Monday, January 24, 2011

The Apostles' Creed Part III The Second Article

The Second Article.

Of Redemption.

And in Jesus Christ, His only Son, our Lord; who was conceived by the Holy Ghost, born of the Virgin Mary; suffered under Pontius Pilate, was crucified, dead, and buried; He descended into hell; the third day He rose again from the dead; He ascended into heaven, and sitteth on the right hand of God the Father Almighty; from thence He shall come to judge the quick and the dead.

What does this mean?--Answer.

I believe that Jesus Christ, true God, begotten of the Father from eternity, and also true man, born of the Virgin Mary, is my Lord, who has redeemed me, a lost and condemned creature, purchased and won [delivered] me from all sins, from death, and from the power of the devil, not with gold or silver, but with His holy, precious blood and with His innocent suffering and death, in order that I may be [wholly] His own, and live under Him in His kingdom, and serve Him in everlasting righteousness, innocence, and blessedness, even as He is risen from the dead, lives and reigns to all eternity. This is most certainly true.

First.  What is sin?  The definition that best identifies the issues, I found in Lutheranism 101.  It states that original sin is the desire that there be no God.  That speaks more to the idea of our nature being inclined to sin against God due to our lack of trust in Him, and would rather there not be a god other than ourselves.  The more immediate use of the word sin simply means betraying God;  rejecting His will and His ways; any thought, word or deed that departs from the will of God.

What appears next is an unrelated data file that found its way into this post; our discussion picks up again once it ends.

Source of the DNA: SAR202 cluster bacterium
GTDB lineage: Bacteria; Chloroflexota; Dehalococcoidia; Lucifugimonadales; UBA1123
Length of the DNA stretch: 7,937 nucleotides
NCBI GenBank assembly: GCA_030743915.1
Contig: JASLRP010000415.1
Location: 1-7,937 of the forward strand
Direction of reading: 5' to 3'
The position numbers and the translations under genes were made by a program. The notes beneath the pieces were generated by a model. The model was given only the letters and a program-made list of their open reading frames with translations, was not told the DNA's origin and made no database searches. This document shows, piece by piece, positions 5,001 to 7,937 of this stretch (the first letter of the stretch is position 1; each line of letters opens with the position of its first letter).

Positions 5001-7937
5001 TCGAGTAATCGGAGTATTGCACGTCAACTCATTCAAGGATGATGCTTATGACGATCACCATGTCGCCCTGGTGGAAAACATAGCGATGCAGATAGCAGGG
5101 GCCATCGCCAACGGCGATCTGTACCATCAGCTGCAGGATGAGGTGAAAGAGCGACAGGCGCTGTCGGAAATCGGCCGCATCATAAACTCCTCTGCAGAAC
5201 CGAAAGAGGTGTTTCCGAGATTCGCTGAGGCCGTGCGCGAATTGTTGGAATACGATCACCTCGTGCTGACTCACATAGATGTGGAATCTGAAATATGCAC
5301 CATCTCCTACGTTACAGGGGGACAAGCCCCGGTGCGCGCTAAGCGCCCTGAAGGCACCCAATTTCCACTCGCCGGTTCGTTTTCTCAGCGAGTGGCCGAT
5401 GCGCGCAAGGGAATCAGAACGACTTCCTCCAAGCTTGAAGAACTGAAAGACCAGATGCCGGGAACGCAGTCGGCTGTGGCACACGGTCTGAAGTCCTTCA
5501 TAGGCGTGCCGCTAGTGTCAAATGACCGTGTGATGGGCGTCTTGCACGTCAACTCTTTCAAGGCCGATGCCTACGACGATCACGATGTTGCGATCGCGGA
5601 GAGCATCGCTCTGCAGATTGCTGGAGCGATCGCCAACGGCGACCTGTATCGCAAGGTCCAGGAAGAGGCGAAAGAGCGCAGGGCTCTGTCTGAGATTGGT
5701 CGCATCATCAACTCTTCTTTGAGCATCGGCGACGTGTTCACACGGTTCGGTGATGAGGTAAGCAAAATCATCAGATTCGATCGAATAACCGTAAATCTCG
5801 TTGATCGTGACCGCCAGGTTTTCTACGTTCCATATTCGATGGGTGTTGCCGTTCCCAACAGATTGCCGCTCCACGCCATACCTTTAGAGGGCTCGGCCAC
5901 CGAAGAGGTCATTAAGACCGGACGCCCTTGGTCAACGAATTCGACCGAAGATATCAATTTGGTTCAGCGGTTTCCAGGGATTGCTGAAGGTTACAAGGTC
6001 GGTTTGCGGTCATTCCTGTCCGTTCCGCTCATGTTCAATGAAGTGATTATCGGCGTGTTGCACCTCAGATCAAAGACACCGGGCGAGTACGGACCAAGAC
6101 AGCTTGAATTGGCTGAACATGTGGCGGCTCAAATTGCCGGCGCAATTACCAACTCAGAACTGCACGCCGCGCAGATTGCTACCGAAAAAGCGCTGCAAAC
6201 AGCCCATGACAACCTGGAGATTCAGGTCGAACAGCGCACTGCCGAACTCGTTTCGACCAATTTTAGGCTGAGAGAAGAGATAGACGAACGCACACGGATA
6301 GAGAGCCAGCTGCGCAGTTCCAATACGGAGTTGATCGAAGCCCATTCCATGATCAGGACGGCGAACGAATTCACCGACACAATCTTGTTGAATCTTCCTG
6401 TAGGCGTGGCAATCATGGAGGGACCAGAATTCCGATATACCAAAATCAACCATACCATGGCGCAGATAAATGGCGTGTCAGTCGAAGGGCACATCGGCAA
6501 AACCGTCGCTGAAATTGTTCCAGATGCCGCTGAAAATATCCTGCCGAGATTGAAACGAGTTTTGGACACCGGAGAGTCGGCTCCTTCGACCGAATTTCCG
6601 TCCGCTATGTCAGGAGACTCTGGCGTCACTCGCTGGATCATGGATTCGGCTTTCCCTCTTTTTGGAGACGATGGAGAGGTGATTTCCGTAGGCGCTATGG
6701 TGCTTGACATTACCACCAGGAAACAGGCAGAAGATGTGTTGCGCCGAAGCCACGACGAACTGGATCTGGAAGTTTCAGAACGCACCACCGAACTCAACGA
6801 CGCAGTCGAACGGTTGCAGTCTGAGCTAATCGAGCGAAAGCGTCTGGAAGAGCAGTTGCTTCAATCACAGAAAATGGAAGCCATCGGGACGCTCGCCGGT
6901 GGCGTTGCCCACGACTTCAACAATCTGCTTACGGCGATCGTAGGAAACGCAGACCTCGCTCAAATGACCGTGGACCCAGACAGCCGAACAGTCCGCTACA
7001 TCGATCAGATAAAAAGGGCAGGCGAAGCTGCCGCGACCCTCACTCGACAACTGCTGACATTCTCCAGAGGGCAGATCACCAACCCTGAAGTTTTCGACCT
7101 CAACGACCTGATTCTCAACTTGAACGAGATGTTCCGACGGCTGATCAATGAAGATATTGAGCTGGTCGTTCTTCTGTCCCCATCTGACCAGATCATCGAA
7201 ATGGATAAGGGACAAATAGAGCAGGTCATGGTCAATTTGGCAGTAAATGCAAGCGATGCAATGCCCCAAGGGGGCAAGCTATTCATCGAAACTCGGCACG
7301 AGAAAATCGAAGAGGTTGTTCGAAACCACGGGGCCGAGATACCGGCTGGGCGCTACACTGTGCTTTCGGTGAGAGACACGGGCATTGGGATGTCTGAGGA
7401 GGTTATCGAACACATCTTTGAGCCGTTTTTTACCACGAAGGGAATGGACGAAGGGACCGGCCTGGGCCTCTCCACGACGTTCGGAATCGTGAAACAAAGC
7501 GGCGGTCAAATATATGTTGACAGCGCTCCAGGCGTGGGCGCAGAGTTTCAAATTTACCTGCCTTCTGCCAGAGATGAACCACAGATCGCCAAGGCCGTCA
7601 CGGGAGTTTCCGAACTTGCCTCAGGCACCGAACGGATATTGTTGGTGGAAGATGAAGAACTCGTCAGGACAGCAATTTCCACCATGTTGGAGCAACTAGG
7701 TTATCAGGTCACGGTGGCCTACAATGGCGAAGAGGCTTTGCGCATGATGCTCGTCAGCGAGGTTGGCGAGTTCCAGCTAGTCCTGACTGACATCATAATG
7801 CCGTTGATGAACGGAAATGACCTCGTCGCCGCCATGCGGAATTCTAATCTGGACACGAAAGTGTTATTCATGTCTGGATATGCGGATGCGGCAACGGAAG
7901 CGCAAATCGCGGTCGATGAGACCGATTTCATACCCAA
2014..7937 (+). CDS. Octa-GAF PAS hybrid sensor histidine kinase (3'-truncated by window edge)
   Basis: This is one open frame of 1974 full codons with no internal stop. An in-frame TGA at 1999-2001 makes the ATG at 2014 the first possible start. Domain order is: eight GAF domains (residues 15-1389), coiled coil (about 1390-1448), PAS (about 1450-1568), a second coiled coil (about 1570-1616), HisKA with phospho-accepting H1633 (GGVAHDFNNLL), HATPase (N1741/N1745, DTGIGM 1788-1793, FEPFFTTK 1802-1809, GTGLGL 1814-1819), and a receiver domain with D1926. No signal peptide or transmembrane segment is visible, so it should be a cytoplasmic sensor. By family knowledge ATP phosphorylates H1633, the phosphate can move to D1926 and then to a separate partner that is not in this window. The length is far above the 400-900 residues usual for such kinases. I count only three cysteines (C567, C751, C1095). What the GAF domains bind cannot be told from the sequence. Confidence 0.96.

The contributors to Lutheranism 101 go on to say the following:
There is a huge gap between our Creator and us, and it exceeds our ability to describe its extent.  Guided by a compass that cannot point true north, we are unable to navigate toward God; our life and purposes are not aimed toward God. . .  By questioning the rights God has over us, Satan challenged the goodness of God as the giver of life and enticed Eve to rely on herself for the good.  By rearranging God's words, Adam and Eve aspired to assume God's place, asserting themselves as the final determiners of what is good.  This root sin, original sin, is our desire and search for personal meaning and identity apart from what the Creator has bestowed. . . Sin is so deeply rooted in us that with all of our reason we cannot discern its depth; we can neither clearly see ourselves in relation to God nor rightly describe our circumstance before God. . .  The Ten Commandments identify, forbid, and condemn this root sin and its bad fruit:  disbelief and false belief of God, defiance of parents, neglect of neighbors, slander and selfish cravings.  We have lost all our created goodness; we neither will nor can depend on God for anything.  Our corruption is so deep and pervasive that the Bible declares us separated from God--dead.  We cannot begin, maintain, or conclude a relationship with God.
So what do we do?  How can this relationship be repaired?  What of salvation?

As God acted alone in His creation.  He alone works out our redemption.  Philip Melancthon who primarily penned the 'The Defense of the Augburg Confession" found in the Book of Concord writes in the Fourth Article: